After a year of consultation, the TGA has rejected proposals for a unique naming system to differentiate biosimilar medicines from their biologic originators.
This week, the TGA announced it would not adopt an ARA-backed option to add a unique suffix to each biosimilar, but would instead maintain the current naming convention that relies on non-proprietary name and brand name .
The TGA says it favours a largely status quo option in a decision which it claims aligns with European Union and World Health Organisation (WHO) approaches.
The decision is a blow to the Australian Rheumatology Association, which advocated for a unique naming system in a submission to the TGA.
“In many ways, this is the ideal solution, particularly if it were possible to adopt an international standard, as has been suggested by the WHO,” the ARA submission said.
However, it acknowledged the new naming option faced significant challenges due to delays in WHO implementing a Biologic Qualifier (BQ) system.
“Meanwhile the FDA has mandated and executed a naming system as outlined in the [proposal] document. There are potential issues with this, including the naming of a biosimilar which is approved in Australia before it is available in the US,” it noted.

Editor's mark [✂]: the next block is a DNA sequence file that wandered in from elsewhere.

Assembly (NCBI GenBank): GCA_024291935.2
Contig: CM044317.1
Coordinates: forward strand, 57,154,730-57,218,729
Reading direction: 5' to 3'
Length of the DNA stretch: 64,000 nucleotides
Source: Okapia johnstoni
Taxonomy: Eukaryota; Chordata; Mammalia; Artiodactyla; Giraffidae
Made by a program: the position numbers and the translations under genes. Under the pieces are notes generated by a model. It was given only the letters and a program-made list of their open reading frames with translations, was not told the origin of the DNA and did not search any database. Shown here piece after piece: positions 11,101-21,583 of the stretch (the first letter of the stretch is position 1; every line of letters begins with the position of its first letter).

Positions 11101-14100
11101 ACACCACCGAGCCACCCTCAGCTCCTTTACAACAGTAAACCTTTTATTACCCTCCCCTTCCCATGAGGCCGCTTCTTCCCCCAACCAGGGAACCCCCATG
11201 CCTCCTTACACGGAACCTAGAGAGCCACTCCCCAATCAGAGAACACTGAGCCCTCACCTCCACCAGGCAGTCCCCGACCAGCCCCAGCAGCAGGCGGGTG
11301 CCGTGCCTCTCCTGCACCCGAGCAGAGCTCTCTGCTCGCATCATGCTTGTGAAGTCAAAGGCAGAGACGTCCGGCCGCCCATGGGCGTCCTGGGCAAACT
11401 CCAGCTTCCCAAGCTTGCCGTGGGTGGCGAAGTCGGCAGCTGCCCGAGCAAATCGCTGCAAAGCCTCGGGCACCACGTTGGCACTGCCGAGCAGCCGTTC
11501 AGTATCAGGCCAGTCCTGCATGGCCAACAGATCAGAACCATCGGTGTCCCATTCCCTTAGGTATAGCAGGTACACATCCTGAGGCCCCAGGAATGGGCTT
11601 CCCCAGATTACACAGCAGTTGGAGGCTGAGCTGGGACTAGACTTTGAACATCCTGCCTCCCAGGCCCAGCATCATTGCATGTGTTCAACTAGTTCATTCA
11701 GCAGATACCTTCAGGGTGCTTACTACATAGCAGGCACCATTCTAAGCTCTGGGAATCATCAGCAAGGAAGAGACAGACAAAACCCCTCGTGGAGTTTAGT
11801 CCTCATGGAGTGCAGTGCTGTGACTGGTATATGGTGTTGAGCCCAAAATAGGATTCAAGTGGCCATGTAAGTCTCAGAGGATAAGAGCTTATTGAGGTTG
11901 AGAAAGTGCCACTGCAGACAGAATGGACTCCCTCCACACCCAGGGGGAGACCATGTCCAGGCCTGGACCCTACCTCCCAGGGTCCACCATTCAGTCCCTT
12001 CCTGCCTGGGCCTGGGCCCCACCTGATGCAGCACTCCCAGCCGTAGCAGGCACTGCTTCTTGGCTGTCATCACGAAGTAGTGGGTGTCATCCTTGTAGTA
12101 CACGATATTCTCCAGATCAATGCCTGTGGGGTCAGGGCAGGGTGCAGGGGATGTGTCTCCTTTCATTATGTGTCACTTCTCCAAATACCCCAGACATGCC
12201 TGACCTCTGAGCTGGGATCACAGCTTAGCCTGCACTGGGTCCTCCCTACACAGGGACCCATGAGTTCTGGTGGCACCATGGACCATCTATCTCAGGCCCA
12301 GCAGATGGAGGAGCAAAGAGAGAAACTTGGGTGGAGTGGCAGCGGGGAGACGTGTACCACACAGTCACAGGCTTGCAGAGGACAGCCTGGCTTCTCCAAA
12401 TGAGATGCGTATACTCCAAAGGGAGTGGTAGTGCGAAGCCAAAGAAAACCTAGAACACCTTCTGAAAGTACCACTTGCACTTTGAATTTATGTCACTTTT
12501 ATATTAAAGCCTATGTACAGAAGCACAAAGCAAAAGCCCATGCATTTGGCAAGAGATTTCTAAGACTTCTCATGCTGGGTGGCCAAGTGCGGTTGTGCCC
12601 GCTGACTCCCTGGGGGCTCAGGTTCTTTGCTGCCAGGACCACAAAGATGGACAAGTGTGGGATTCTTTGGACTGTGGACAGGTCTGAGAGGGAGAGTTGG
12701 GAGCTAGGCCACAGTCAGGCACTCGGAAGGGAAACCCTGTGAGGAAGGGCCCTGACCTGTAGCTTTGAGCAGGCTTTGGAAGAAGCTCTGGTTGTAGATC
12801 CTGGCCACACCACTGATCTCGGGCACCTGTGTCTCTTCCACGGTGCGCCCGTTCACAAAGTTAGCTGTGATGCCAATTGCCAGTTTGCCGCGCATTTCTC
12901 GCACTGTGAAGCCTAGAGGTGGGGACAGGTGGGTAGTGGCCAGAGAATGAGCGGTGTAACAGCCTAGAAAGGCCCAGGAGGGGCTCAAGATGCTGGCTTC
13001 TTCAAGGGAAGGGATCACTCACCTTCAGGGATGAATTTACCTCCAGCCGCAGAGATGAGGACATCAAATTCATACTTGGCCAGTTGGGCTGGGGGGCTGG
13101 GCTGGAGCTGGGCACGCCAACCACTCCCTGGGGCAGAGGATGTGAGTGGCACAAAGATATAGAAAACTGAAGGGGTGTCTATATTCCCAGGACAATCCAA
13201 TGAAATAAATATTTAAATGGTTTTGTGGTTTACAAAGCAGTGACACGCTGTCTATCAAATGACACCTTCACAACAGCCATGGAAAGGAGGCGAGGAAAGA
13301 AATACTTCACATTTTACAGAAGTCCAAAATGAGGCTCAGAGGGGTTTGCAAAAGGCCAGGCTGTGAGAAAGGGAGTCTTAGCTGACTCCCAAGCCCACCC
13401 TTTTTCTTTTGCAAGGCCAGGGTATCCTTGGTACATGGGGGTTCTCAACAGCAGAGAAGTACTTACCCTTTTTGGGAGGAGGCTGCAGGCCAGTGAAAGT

The ARA warned that failure to adopt a unique naming convention would likely lead to under-reporting and inaccurate attribution of adverse events and a failure to recognise loss of therapeutic response in the setting of repeated biosimilar switches and substitutions.
Also disappointed is industry lobby group Medicines Australia, which supported using a suffix identifier preceding a common ‘core’ non-proprietary name for biologics and biosimilars alike, arguing this would leave no room for ambiguity for patients, prescribers and pharmacists.
In its submission, Medicines Australia claimed with the increase in biosimilar copies set to enter the market, such differentiation will become more important to guard against errors in prescribing, dispensing or reporting adverse events.
The TGA plans to use a mandatory field to record the product’s trade name and batch number into its adverse event reporting system, to improve the identification of medicines behind adverse events.
Medicines Australia says this intervention will be “insufficient” unless coupled with naming changes, because familiarity with brand names may lead to “inadvertent misattribution” and some may abandon their report if all the relevant information is not at hand.
Meanwhile, the TGA’s course option was backed by the International Generic and Biosimilars Association (IGBA) which had “strongly opposed” the idea of a suffix, which it argued would be “expensive and unnecessary” but backed the idea of moving towards a barcode system, as long as there was further consultation.
Announcing the decision, the TGA said maintaining the status quo was supported by most respondents “either as a stand-alone option or as an initial approach with a future move towards adopting a barcode system similar to the European Union”.
The option would not add unnecessary regulatory burden or adversely impact the government’s new policy to encourage the uptake of biosimilar medicines.
It also “avoids the complexity and potential confusion that would be associated with introduction of a suffix-based system with retrospective coverage”.